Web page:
From top: The "plowshare mouth" divides the water flow of Xiangjiang into southern and northern canals of Lingqu. One of many old stone bridges spans the Lingqu Canal. Traditional lanterns decorate a street in Xing'an's old downtown. An old man walks along the canal embankment.
After the first Qin emperor (Qin Shihuang, 259 BC-210 BC) defeated the six other kingdoms of the Central Plains, he put in place two military strategies: first, build the Great Wall in the North to keep out the nomadic tribes who made occasional forays on horseback into the wealthy Central Plains; second, subjugate the less developed southern area known as Baiyue. One of his half-million-strong five units on the southern expedition reached Xing'an, a county in what is now the Guangxi Zhuang autonomous region, and was ordered to construct a watercourse that would enable the Qin troops to travel by boat all the way into the deep south.
Xing'an is the originator of two major waterways: Guilin's mother river Lijiang, which flows through the now world-famous tourist hot spot, and Hunan's Xiangjiang, which is the province's mother river. The former proceeds south and discharges into the Pearl River while the latter winds north and empties into Dongting Lake, which eventually joins the Yangtze River.
However, the two rivers do not intersect each other, even at their fountainheads. At their closest, they are only 20 km apart. The absence of a natural waterway linking the two became a major inconvenience when the first emperor of a unified China went on campaigns against what is now Guangdong province and Guangxi. The mountain ranges blocked the Qin troops, and provisions could not be moved in time to supply the advancing army.
Hence, plans for Lingqu Canal were hatched - and were completed in 214 BC. Shortly afterward, Baiyue became part of China proper.
Compared with the Grand Canal of China, Lingqu Canal is a gem hidden from view. While the Grand Canal, which runs for 1,747 km between Beijing and Zhejiang province capital Hangzhou, was finished in 1293, Lingqu flows for just 37.4 km and never outside one county. Even so, it's claimed by some experts to be the world's oldest contour canal.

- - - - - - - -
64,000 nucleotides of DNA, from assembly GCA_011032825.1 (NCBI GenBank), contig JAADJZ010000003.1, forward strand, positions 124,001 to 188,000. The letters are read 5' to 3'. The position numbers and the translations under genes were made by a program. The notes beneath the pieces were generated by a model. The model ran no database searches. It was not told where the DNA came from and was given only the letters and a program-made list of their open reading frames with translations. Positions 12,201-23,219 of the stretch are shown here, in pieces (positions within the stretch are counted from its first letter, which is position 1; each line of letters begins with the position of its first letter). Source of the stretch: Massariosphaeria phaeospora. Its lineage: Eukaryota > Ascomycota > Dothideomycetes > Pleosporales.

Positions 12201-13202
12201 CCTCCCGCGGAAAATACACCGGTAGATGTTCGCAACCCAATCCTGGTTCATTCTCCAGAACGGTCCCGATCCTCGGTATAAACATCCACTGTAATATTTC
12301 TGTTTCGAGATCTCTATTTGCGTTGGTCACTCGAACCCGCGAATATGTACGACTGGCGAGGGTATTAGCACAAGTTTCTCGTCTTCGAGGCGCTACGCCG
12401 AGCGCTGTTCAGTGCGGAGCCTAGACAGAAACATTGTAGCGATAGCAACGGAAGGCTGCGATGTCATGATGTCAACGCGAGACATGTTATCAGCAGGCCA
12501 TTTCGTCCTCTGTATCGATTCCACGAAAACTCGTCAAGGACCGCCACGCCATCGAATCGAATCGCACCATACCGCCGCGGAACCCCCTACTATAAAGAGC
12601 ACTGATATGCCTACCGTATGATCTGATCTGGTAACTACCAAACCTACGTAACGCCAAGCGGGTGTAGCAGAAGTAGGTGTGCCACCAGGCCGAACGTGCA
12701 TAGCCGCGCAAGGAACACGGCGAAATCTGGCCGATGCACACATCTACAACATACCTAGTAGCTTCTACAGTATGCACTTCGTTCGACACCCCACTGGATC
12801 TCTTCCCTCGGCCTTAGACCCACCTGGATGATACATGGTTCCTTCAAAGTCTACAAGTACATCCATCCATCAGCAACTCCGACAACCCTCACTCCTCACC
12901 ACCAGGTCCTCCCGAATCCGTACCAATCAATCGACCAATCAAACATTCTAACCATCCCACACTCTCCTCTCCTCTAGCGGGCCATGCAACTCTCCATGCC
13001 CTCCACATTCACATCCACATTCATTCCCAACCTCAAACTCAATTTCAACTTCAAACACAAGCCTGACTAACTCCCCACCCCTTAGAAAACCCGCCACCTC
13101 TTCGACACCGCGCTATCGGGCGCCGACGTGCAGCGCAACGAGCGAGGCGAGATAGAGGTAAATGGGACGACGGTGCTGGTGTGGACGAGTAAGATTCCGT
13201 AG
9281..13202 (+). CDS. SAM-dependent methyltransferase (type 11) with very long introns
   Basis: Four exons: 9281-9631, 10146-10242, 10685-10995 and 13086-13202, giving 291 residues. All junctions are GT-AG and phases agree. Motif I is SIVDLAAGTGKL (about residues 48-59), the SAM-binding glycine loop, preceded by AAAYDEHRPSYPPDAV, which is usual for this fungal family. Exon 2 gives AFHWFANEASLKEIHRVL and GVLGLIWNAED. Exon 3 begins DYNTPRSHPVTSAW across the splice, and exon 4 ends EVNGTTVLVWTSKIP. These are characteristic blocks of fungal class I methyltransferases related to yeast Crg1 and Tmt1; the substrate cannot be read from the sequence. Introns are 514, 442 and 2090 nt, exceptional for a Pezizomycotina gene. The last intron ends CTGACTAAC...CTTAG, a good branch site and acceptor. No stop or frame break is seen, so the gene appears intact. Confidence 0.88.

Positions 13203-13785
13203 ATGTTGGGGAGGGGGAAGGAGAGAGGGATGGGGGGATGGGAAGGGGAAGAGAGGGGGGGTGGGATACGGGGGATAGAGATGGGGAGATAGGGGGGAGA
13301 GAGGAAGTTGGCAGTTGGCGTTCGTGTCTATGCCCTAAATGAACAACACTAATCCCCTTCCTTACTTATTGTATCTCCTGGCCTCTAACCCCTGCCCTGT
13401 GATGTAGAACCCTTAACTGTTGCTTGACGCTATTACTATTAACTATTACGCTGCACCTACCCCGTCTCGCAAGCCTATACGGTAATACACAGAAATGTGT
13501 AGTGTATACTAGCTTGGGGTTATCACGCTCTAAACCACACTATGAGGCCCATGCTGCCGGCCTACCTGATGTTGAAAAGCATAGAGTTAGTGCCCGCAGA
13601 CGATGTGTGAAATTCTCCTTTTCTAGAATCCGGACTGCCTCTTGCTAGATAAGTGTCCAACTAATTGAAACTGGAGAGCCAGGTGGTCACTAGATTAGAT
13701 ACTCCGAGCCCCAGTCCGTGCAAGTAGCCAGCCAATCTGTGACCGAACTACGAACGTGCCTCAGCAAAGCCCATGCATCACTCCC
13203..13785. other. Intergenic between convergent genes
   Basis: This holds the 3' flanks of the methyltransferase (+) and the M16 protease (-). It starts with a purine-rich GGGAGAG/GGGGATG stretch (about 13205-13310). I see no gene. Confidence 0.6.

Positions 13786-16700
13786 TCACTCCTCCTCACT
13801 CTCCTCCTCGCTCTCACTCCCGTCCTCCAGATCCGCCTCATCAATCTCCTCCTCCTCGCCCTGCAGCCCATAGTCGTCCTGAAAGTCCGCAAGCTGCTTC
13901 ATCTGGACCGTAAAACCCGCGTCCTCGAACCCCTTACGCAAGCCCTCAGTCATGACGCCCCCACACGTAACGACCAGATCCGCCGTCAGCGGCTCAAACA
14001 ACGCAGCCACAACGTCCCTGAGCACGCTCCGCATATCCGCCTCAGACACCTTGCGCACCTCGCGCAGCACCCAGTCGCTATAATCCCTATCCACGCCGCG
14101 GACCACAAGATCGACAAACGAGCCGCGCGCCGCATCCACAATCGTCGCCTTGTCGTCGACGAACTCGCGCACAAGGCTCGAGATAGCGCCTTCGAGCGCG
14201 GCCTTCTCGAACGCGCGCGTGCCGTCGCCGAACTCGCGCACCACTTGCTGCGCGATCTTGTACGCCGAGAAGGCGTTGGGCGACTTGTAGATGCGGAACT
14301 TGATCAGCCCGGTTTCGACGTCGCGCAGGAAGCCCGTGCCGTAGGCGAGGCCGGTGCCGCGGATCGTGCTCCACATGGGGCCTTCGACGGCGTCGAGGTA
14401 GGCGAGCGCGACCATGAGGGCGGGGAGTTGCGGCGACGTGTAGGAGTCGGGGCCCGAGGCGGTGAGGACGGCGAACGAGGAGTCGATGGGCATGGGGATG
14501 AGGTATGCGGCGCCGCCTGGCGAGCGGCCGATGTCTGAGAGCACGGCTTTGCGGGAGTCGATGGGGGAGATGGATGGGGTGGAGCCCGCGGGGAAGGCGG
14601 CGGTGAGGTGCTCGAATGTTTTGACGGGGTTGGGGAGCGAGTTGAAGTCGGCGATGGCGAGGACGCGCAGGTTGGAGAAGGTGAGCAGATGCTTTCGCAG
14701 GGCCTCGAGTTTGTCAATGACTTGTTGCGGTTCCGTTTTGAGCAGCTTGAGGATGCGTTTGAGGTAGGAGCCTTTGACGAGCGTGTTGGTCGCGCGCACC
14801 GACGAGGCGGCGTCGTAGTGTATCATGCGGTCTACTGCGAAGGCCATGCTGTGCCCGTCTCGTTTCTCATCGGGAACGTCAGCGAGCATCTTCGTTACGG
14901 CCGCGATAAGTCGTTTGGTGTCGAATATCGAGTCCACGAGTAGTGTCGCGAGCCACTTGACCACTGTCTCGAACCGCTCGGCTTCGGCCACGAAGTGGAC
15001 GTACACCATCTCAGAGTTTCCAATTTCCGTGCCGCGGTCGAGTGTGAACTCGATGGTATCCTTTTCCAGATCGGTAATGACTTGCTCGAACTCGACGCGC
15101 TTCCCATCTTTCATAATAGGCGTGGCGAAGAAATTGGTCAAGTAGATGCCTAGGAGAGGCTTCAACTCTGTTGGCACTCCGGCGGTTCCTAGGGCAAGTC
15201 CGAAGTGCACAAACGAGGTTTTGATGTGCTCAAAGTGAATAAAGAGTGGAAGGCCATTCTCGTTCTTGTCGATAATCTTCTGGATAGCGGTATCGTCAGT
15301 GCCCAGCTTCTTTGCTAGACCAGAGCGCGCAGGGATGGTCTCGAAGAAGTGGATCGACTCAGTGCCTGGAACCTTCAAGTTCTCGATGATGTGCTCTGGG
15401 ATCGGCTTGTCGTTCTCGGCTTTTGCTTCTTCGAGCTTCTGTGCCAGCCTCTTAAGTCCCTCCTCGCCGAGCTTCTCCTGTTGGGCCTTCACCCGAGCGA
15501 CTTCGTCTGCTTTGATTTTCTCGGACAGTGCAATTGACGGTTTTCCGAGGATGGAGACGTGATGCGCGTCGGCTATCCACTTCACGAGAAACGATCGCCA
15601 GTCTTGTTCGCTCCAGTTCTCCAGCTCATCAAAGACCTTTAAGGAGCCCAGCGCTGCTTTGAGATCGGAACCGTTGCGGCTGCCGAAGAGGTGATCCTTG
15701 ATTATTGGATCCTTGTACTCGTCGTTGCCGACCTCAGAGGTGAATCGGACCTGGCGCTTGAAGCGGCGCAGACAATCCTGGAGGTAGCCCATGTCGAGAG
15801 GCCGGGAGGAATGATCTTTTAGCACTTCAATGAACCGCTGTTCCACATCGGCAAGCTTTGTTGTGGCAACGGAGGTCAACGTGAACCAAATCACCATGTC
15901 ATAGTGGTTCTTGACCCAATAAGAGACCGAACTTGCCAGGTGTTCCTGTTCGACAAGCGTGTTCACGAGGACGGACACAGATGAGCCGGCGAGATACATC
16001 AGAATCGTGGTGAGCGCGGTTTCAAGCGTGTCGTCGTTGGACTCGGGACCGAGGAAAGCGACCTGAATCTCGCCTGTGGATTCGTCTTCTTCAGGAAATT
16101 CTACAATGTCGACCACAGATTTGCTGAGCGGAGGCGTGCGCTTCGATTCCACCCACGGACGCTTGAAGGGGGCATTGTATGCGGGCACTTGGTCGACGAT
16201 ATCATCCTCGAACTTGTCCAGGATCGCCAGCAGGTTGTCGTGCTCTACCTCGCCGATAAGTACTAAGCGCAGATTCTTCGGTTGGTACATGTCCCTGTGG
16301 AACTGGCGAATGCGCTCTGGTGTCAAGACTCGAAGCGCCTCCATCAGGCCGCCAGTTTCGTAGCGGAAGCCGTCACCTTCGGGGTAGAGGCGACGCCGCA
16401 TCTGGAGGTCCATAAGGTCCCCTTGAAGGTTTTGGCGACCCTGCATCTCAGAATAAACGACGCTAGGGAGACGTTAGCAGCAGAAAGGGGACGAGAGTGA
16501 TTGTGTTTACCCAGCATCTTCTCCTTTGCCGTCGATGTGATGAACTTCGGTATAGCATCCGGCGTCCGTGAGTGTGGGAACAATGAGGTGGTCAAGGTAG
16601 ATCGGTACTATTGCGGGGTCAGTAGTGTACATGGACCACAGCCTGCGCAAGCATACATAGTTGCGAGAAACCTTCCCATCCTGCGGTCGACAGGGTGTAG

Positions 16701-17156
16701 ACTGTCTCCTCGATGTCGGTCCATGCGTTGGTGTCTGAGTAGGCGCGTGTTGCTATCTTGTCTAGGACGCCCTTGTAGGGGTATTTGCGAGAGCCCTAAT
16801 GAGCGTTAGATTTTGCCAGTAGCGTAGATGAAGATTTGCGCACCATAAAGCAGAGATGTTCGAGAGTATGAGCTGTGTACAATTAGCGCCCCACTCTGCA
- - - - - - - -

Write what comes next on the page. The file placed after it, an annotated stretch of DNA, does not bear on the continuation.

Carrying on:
But age tells only half the story. Lingqu, in the deep mountains of northeastern Guangxi, ultimately connects two of southern China's mighty rivers - the Yangtze and the Pearl - and was partly the reason China expanded its territory some 2,000 years ago.
What started as a military transport line turned into a busy trade route. In the ensuing dynasties, the canal was improved, and boats as big as 22-meter-by-2.8-meter and carrying cargoes of up to 17.5 tons could travel between the natural watercourses. On the busiest day, as many as 200 boats would pass through the canal.
Then, in 1938, the fate of the canal was sealed as a railroad and a highway were opened, linking Hunan province and Guangxi. Trade dwindled on the artery until the early 1970s when it completely vanished, recalls Liu Jianxin, chairman of the Lingqu Historical Cultural Research Society.
"Of the three big building projects of the Qin Dynasty, the Great Wall was purely military and Dujiangyan in Sichuan province was for civilian use, but Lingqu was built for military purposes and evolved into a civilian waterway," Liu says.